- Gabriel Hart, a student and certified scuba diver, who tests the sensors in the UI diving pool;
- Jonathan Durst, who helped design and build the mussel microhabitat;
- Other students who designed enclosures for the electronics; and
- ECE faculty Raghu Mudumbai and Soura Dasgupta and their students.
This team has developed a nice synergy, Kruger says, and students play an important part in the research. Senior Hannah Taylor says she really likes being a part of the project, although it’s not always easy to explain to her friends. “When I say I put sensors on mussels, they all think I mean muscles,” she says. “They look at me like I’m insane.”
The backpack itself, which Taylor designed, contains all the electronics needed to make the measurements, as well as a small radio, but it is no bigger than a stack of quarters. Researchers glue the backpack to the mussel’s shell, and release the animal back into the river. No wires restrict the mussels’ movements. The goal is to make the sensors so inexpensive that they could be disposable.
The backpack-wearing mussels are currently still in a laboratory microhabitat, with pumps to bring in fresh river water and lights to create artificial day-night cycles. Cameras track the mussels’ every move. When the researchers are ready, they will release the mussels back into the Iowa River, where they can roam free.
The mussels chosen for the project are a large species known as “pocketbook” mussels. “We want a big mussel, so the backpack doesn’t impact them,” Kruger explains. “We don’t want to take a baby and weigh it down.” The team has designed a study to determine whether or not the backpacks affect the mussels’ behavior. So far, the answer seems to be no, although the study is ongoing.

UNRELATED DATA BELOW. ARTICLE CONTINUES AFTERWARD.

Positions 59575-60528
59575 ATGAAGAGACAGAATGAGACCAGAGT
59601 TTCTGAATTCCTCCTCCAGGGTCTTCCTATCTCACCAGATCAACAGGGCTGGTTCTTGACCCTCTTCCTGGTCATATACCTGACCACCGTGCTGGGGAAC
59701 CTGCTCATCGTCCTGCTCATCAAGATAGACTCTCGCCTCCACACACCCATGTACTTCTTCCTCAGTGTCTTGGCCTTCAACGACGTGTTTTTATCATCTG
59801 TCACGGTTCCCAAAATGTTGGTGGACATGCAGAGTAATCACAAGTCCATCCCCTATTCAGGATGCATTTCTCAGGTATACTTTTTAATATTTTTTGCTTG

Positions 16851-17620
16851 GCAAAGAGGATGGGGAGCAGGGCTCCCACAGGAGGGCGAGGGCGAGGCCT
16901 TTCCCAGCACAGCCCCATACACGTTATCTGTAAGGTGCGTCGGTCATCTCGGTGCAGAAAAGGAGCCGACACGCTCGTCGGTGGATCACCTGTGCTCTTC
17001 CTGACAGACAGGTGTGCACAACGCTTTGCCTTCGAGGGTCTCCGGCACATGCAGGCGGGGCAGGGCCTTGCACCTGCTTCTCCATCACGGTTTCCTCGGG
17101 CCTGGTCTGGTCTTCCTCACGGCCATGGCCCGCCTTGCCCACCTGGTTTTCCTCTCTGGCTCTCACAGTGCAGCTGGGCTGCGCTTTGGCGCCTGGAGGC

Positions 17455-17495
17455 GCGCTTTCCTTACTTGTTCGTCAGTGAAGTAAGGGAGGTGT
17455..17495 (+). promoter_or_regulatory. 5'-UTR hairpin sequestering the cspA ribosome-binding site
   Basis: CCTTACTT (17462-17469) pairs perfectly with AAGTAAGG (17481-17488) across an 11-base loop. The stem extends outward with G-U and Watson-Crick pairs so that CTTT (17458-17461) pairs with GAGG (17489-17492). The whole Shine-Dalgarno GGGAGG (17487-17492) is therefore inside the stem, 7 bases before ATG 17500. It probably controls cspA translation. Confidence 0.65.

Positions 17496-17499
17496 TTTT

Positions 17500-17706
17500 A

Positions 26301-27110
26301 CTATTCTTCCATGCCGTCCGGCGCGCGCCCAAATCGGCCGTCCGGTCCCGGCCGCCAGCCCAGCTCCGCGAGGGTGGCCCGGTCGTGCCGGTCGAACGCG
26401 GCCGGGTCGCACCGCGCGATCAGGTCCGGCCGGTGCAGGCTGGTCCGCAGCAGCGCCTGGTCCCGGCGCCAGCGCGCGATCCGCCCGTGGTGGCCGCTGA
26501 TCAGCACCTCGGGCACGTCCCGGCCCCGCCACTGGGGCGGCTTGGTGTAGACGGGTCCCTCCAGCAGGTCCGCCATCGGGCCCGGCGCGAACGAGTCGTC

The trickiest part of the equation is powering the sensors. Most batteries would die within a year, and researchers hope to gather data for five years or more. Another plan was to use the movement of the water to power the electronics. That, too, failed.
“Mussels don’t like fast-moving water,” Kruger explains. “They like to stay where there’s some water movement, but not too much, so that works against us.”
The most promising idea uses ions in the river water itself to power the instruments. Scientists place two dissimilar metals in the water, which generate a small current that can be put to use. Kruger says they initially planned to use copper and zinc — two inexpensive and easily obtainable metals. Luckily, mussel expert Teresa Newton cautioned against the use of copper, which is toxic to mussels. She potentially saved the team considerable wasted effort, Kruger says.
“When you know just enough to get yourself into trouble, then you talk to an expert,” he says.
Kruger says he is no expert, but he does love his mussels. “I’m quite fascinated by them,” he says.
Along with the rest of the team, he is part of a longstanding tradition at IIHR, where researchers are happy as clams to be working with mussels.